Recently, I’ve noticed that the idea of being a “witch” is kind of floating back into pop culture. Mostly in a The-Craft-Wannabe kind of way. Dressing in black, having more rocks on your nightstand than could be found in a cave, tons and tons more herbs than would be considered diligent for a spice rack. Wearing Baphomet or some version of the pentacle. Or the sigil of Solomon. Or a bunch of Theban scribe that looks “witchy” enough on a shirt pattern. You know, stuff that actually doesn’t make you a witch. A fluffy bunny dabbler with a penchant for fashion, sure, but not an actual bonafide witch. It’s very edgy looking but really not accurate.

It wouldn’t be such a bother if it didn’t somehow float my way or create more static when trying to dispel myths such as “all witches are evil, spell casting people dressed in black” or “all witches are creepy women out to do creepy things”. My inbox looks like a tragedy sometimes because of this. At the average Pagan event I go to, just about no one who actually practices looks like this. Or talks about trying to hex openly and widely because they’re miffed about something fairly mundane – as if seeking magickal revenge is all a witch does. Again, not accurate.

It’s not the clothes that makes the witch but the practice. Otherwise, it is more of an act than an actual action. That and witchcraft is not something to dabble with, especially when armed with internet-only knowledge that the reader does not know is actually accurate or not. Seriously, my inbox is proof of that.

Actual practice in witchcraft is not so glamorous. At all. It’s a bunch of reading super dense texts, then doing more reading, then there’s some more researching…and then there’s some more reading of stuff that is not light mental fare. Stuff that doesn’t get countless reblogs and reposts online. Yes, it sounds more like taking a college class than waving a wand and saying a poorly crafted limerick, you would be on the money about that. Because there is history, there is a reason for one thing and why it doesn’t apply for the other. You can’t slap together cinnamon and parsley on a candle and expect to ace all your finals without a drip of studying. It will make you feel like you’re doing something but, you’re just making a scented candle in a very unusual way.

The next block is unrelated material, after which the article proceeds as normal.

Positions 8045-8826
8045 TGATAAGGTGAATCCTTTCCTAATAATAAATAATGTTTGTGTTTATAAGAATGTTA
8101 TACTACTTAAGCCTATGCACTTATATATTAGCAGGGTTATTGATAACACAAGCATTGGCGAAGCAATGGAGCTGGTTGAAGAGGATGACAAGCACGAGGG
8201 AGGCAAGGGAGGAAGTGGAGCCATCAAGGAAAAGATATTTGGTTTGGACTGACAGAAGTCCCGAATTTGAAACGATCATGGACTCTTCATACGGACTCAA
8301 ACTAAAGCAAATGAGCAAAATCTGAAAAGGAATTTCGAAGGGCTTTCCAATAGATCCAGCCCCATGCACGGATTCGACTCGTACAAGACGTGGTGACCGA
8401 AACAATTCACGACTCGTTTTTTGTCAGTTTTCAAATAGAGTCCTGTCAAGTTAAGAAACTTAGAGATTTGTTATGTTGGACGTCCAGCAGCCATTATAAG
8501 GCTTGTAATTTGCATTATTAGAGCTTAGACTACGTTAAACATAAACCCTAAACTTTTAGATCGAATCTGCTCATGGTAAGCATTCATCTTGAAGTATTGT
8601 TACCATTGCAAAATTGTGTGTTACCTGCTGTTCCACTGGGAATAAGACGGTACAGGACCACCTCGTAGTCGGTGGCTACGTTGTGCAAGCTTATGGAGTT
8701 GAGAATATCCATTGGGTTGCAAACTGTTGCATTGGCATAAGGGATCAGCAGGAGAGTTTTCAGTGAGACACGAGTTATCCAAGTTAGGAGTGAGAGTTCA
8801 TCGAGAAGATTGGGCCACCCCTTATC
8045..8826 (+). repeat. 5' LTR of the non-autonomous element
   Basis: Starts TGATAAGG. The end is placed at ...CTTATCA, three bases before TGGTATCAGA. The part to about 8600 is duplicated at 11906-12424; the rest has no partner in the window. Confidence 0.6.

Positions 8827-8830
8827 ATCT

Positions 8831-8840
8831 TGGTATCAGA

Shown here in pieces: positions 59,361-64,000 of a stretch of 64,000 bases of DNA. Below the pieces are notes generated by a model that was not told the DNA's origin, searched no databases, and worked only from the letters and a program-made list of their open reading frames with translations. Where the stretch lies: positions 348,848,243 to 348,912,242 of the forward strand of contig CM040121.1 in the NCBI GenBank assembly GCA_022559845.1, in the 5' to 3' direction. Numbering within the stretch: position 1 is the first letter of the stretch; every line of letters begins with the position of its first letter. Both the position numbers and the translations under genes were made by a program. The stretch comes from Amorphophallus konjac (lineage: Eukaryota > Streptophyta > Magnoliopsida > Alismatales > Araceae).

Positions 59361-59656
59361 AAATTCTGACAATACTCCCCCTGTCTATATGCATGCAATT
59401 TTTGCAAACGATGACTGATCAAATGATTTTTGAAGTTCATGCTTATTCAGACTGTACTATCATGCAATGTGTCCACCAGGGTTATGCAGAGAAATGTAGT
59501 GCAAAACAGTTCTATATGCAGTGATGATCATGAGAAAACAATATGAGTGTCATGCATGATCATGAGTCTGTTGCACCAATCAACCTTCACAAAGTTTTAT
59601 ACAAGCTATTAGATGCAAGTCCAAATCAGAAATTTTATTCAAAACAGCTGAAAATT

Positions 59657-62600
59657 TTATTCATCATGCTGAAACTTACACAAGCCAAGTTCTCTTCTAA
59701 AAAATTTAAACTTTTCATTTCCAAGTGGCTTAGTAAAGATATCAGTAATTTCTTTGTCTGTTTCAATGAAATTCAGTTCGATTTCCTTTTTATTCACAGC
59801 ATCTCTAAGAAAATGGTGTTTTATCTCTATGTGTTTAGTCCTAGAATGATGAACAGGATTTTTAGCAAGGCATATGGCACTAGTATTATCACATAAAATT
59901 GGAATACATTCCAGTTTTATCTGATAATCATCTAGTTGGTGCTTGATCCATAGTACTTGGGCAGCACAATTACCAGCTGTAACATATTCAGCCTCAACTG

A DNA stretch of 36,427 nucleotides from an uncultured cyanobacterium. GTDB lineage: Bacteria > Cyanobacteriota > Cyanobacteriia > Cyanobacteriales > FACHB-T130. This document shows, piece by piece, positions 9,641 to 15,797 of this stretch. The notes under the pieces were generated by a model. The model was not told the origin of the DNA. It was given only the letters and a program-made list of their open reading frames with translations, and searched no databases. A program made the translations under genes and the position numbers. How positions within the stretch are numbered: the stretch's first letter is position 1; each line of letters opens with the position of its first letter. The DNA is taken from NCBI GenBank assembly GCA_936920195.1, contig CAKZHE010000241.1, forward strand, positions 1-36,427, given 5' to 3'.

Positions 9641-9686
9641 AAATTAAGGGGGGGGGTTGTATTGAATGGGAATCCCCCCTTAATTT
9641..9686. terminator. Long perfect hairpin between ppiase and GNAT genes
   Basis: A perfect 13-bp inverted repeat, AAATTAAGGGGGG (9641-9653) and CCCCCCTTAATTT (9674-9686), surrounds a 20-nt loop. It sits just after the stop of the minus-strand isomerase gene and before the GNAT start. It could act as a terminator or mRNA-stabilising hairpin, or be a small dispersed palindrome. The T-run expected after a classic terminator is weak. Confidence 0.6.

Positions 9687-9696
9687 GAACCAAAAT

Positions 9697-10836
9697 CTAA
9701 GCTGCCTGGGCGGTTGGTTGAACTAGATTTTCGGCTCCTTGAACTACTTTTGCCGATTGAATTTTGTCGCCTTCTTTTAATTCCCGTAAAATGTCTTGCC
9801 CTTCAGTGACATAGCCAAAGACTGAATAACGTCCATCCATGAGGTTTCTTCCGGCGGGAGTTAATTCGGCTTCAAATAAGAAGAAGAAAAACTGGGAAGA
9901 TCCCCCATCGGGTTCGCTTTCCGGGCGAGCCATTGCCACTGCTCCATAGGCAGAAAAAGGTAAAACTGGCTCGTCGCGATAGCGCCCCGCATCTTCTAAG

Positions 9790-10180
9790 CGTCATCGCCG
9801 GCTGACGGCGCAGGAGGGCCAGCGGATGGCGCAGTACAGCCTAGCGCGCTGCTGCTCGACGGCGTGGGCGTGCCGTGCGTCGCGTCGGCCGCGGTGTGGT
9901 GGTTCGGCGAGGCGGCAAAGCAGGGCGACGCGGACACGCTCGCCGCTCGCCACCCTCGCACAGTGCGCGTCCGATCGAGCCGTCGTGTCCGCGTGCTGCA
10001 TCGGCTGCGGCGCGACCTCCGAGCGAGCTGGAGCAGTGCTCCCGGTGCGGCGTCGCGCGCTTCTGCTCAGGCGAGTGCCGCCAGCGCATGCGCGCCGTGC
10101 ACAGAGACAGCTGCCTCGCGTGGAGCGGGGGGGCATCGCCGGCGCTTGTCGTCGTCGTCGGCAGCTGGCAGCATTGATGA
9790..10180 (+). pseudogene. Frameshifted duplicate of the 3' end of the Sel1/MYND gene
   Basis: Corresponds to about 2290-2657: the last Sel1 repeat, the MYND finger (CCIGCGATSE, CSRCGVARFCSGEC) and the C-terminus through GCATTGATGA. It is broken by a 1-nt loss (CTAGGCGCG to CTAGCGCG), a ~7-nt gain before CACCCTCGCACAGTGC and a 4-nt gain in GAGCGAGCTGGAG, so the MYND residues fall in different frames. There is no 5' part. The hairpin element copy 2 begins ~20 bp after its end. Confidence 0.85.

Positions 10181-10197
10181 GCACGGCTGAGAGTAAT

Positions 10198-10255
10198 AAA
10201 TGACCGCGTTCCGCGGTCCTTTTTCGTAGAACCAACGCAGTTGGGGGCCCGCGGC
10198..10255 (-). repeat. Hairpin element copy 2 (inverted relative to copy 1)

Granted, some are flocking to this because it appear cool, a tad bit hedonistic (the thought of “I am this all-powerful witch”) and definitely to women and girls who took one class on Feminism, didn’t really listen and opted to learn via a Beyoncé performance instead. And, most importantly, it gives the self-illusion of agency in these more trying and turbulent times. It feels like you’re powerful. It feels like there’s something you can do to make things change. Feeling this way is great but it’s just that, a feeling.

It’s great that some people see witchcraft as a form of feminism and resistance to the hegemonic world we engage with, absolutely spiffy. Thing is, this is not the reason why witchcraft exists. Witchcraft is not inherently feminist (why, the Western notion of feminism is far younger than the existence of any practice of magick). Witchcraft is not inherently resistive in socio-political ways. It just is a lifestyle, just something part of living. No different than being a surfer or engineer. Can it be construed in such manners? Sure, but so can just about anything else in this regard.

Does this mean put away the dark clothing? Not really. But have some substance to it. There’s a lot more to magick than wearing black or waving around a stick of sage and making noises. That’s just being ridiculous for the sake of feeling like there’s some control.